Last season saw a suddenly rebuilding Mavericks squad relying on the likes of Yogi Ferrell and Seth Curry to handle the point. Both had their moments, but neither figures to be an above-average starting point moving forward. That’s why Dallas exhausted the ninth pick in June’s draft on this reigning ACC Player of the Year. A score-first guard, Smith averaged north of 18 points as a freshman for North Carolina State last season. Similar production as a rookie wouldn’t be too much of a stretch.

Los Angeles Lakers: Kentavious Caldwell-Pope

Even after averaging less than 14 points per game last season, the Lakers gave Caldwell-Pope a one-year, $17.8 million deal. For Los Angeles, it’s all about finding a stopgap option prior to hitting it big in free agency next summer. For KCP, he wants to prove he’s worth a max deal after the Pistons renounced his rights. An elite-level wing defender, KCP shot at a career-best 35 percent mark from distance last season. He should see more open shots with Lonzo Ball calling the shots at point guard in LA this year.

New Orleans Pelicans: Rajon Rondo

There’s no reason to doubt that Rondo will be a solid contributor in New Orleans with the likes of DeMarcus Cousins and Anthony Davis inside. On the court, it really is the perfect fit. His addition moves Jrue Holiday to a more comfortable off-ball spot and could potentially lead to Rondo topping NBA players in assists for the fourth time in his career. This is all assuming that Rondo’s character issues don’t flame up again, especially with an equally volatile Cousins on the Pelicans’ roster.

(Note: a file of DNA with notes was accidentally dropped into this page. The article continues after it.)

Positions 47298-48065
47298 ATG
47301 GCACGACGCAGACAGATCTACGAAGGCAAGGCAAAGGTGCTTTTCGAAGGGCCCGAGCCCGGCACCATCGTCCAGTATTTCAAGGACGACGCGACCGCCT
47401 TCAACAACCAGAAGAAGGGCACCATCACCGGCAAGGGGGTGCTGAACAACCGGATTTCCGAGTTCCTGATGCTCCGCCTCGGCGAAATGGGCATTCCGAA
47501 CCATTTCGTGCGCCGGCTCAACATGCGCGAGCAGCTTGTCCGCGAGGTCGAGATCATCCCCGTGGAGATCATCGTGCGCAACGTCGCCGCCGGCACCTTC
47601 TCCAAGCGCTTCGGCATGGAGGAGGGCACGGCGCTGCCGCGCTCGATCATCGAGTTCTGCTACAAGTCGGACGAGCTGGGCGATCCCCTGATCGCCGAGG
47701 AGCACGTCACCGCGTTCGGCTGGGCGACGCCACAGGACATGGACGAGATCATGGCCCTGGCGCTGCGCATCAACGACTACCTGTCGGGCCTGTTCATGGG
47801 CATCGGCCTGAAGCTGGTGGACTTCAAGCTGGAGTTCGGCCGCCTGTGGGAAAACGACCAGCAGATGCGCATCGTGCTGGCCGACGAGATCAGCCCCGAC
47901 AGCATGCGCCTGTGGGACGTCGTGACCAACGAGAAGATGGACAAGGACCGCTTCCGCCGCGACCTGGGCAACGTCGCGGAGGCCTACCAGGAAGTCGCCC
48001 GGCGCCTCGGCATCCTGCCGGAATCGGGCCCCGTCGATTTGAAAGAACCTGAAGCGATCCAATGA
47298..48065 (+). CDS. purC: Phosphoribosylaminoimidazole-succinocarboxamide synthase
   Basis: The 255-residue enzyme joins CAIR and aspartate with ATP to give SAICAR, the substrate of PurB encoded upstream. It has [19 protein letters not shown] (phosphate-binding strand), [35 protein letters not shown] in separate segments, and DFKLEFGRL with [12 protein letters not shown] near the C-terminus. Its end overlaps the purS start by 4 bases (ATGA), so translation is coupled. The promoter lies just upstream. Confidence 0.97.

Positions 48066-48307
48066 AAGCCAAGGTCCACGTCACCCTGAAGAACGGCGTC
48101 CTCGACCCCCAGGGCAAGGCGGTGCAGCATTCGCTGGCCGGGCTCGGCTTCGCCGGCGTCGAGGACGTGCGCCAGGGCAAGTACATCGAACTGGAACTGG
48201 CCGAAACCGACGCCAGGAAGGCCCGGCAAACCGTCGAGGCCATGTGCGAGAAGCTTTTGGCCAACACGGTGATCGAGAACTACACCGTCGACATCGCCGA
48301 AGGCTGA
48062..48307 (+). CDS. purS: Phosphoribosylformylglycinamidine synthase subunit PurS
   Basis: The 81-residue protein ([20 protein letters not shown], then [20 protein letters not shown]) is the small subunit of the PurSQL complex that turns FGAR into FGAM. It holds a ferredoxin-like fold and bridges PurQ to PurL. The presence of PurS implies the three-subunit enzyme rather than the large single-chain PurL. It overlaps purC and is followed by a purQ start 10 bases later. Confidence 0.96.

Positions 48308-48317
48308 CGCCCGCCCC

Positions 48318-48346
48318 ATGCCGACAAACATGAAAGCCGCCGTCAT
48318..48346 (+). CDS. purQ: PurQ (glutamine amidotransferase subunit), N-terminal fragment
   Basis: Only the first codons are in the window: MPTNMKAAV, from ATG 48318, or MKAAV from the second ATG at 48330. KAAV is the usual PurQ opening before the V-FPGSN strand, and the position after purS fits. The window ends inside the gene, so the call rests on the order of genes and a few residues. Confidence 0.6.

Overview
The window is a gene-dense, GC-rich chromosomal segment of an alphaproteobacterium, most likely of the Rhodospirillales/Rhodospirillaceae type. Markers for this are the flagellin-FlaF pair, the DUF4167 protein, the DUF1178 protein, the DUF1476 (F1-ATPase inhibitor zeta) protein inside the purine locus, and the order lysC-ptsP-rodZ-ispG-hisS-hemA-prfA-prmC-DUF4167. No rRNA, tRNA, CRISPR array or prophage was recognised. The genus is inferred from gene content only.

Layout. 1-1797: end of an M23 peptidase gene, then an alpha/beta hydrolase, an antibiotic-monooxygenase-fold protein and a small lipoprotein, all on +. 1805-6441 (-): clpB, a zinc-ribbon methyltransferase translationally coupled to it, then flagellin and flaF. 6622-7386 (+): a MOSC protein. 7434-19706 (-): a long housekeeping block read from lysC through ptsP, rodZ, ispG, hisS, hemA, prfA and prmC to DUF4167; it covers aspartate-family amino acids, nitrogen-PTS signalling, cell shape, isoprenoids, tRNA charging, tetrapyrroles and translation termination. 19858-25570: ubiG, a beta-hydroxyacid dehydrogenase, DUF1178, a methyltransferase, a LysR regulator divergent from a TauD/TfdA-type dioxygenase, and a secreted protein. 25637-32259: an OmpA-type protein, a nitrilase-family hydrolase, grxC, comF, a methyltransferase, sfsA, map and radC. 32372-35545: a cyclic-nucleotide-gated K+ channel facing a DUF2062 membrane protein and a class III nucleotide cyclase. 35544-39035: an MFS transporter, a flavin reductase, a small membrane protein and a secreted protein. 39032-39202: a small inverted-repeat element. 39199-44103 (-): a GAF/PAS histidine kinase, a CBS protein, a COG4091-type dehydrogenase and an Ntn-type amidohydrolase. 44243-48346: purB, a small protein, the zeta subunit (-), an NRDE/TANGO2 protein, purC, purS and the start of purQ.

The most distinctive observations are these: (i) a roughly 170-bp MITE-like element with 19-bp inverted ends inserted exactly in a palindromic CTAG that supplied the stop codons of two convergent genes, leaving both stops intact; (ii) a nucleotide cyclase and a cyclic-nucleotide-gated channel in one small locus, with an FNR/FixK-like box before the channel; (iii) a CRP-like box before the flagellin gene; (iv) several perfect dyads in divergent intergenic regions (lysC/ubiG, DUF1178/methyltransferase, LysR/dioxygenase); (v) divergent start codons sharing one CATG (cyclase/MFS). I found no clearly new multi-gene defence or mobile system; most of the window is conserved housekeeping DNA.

Memphis Grizzlies: JaMychal Green

Despite some back and forth on his contract, Green returned on a two-year, $16.4 million extension. This comes after he replaced the recently departed Zach Randolph in Memphis’ starting lineup last season. The 27-year-old power forward responded by averaging 8.9 points and 7.1 rebounds in less than 28 minutes of action. We’re expecting an uptick in minutes and usage for Green this season. That should lead to a double-double average.

Miami Heat: Kelly Olynyk

When Olynyk had his rights renounced by Boston following the signing of Gordon Hayward, the expectation was that he’d get paid. No one envisioned it would be to the tune of four years and $50 million from Miami. But here we are. A role player expected to take on a larger role for a playoff-caliber team. Everyone will remember the 26-point performance he put up to close out Washington in the conference semifinals last season, but Olynyk is more than a one-hit wonder. A stretch big with outside range, he shot 51 percent from the field last season. Look for more open shots with Hassan Whiteside inside in Miami, which should lead to even more progression from the center.

Portland Trail Blazers: Jusuf Nurkic